SegL = LineExtraction(laserdata); // Segment extraction from 1^{st} frame of laser data 
[ 
// State variable and related covariance initialization 
// Fused robot pose initialization

// Main loop 
k = 1; 
u_{k} = getControl(k); // Obtaining control variables 
[ 
[ 
// Do MPEF procedure 


// Propagate backward the MPEF results to each individual SLAM 

// Update individual covariance 


k = k + 1; 
In the modified MPEFSLAM framework, the state variable and its covariance in each individual SLAM are first fused by a fusionweighted matrix to obtain a fused state variable and covariance. After that, the fused state variable and covariance are propagated backward to each individual SLAM for updating the individual state variable and related covariance. By this updating scheme, the covariance matrices of the fused and individual state variable are decreased, even though the fused estimation could not be kept at an optimal value. The details on the theoretical derivation of the modified MPEFSLAM are described in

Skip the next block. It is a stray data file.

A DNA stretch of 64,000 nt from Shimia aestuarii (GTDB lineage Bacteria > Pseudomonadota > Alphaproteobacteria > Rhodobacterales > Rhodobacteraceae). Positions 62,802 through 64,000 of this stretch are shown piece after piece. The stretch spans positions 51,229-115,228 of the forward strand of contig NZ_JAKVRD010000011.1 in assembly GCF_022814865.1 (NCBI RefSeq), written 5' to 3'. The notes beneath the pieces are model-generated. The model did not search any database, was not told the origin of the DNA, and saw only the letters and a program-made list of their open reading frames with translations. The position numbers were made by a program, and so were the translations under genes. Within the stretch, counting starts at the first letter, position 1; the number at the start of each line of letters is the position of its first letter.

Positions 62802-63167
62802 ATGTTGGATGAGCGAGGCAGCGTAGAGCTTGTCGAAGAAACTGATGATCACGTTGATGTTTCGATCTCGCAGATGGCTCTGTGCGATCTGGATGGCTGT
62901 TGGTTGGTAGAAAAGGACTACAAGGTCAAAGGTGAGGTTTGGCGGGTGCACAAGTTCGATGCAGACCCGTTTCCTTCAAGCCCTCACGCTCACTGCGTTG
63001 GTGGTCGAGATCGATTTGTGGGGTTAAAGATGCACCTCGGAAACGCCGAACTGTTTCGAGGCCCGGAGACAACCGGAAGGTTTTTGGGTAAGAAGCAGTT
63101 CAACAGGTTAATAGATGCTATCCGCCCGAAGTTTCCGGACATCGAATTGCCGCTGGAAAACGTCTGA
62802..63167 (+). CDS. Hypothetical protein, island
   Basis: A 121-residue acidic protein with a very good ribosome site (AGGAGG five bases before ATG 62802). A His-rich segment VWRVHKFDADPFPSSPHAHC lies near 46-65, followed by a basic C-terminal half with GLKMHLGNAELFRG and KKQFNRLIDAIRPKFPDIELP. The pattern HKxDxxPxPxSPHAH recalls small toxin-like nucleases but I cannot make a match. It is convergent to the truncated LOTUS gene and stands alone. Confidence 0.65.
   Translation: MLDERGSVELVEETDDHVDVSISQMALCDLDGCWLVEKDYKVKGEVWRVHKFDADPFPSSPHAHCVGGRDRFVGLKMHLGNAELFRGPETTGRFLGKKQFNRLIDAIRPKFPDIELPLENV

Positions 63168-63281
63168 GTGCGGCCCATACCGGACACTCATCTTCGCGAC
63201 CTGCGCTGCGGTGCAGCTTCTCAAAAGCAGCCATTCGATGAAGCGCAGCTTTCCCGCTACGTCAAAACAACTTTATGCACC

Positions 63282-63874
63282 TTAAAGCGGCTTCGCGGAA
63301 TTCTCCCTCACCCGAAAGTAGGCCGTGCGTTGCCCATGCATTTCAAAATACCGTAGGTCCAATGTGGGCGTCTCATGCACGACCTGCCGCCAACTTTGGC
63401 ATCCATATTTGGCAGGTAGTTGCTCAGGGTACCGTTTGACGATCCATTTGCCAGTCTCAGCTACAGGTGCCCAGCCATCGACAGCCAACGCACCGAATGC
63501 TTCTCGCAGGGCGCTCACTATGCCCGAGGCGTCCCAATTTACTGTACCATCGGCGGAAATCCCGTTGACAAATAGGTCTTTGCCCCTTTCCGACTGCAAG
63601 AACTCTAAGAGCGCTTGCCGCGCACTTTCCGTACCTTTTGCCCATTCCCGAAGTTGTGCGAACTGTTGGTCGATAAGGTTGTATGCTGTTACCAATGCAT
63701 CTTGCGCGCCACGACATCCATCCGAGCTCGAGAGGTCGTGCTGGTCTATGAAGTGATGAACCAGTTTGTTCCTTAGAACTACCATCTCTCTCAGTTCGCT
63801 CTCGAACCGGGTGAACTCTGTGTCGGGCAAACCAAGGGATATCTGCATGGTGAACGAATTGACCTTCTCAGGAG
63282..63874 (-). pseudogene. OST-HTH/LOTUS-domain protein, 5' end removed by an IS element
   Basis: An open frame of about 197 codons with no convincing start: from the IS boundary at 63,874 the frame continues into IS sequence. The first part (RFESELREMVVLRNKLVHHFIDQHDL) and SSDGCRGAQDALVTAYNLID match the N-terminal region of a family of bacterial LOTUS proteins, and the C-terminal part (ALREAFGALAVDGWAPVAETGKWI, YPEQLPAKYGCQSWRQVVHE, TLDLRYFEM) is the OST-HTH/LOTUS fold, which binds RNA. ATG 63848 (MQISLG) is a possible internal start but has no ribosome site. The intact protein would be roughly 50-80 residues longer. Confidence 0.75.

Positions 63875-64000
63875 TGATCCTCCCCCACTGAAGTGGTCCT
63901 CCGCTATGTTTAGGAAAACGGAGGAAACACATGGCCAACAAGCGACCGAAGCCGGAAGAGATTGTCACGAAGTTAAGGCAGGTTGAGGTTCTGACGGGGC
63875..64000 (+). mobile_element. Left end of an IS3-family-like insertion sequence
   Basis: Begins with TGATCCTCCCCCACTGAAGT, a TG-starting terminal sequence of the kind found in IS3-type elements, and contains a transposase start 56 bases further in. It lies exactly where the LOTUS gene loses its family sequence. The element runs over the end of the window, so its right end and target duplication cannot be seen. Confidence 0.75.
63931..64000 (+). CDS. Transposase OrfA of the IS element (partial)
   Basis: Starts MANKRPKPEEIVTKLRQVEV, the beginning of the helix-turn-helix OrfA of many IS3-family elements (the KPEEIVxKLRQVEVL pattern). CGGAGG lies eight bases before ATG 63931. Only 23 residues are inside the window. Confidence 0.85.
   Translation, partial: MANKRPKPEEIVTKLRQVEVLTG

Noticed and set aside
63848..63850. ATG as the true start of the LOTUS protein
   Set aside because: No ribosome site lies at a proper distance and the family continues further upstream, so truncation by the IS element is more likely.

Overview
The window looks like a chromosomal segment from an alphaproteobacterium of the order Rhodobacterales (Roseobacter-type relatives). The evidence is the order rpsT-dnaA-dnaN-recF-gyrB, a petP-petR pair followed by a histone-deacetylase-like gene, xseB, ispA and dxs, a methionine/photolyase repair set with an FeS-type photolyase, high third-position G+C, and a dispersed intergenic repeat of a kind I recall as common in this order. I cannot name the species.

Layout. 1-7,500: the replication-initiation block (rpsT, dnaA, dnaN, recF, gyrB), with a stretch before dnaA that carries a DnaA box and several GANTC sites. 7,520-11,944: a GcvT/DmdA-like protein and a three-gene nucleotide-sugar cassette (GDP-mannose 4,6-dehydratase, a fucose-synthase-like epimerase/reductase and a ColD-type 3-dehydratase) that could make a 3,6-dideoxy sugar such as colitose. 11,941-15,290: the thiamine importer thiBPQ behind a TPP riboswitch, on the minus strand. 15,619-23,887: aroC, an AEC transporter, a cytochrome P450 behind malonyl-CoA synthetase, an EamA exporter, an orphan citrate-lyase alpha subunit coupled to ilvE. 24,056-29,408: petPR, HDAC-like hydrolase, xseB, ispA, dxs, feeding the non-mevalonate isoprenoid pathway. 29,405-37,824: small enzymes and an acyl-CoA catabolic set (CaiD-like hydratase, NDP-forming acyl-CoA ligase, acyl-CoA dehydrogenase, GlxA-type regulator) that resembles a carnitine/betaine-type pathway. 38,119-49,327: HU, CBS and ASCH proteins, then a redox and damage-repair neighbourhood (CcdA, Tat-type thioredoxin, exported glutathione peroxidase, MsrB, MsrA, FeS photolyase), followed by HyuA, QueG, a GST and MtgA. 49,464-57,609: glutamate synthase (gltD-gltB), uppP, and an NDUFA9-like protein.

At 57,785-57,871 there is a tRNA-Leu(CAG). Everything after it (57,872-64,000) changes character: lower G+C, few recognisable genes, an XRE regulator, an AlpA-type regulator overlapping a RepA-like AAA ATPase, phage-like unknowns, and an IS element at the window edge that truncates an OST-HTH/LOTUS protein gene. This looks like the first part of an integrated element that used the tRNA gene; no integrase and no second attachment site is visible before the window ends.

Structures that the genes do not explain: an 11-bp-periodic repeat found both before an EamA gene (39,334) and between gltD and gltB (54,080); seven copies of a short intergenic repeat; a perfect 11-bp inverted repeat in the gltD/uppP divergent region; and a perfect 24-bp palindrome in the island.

We conducted extensive experiments in the corridor just outside the control laboratory of the Electrical Engineering Department. The mobile robot platform used for experimental studies was the Pioneer 2DX mounted with a Canon VCC4 monocular camera, a SICK LMS200 laser rangefinder and a 16sonar array. The camera was calibrated by the Calibration Toolbox (available online:
In this experiment, a person stood in front of the robot for few minutes shown in
Additionally, it can be found that laser segment 3 correlated with image lines 4 and 5. This is because laser segment 3 concurrently located in the angle interval determined by image lines 4 and 5 respectively. However, it only related to line 5 according to the fusion rule. We applied this feature fusion strategy in the whole EKF laser SLAM process and the result after feature fusion is shown in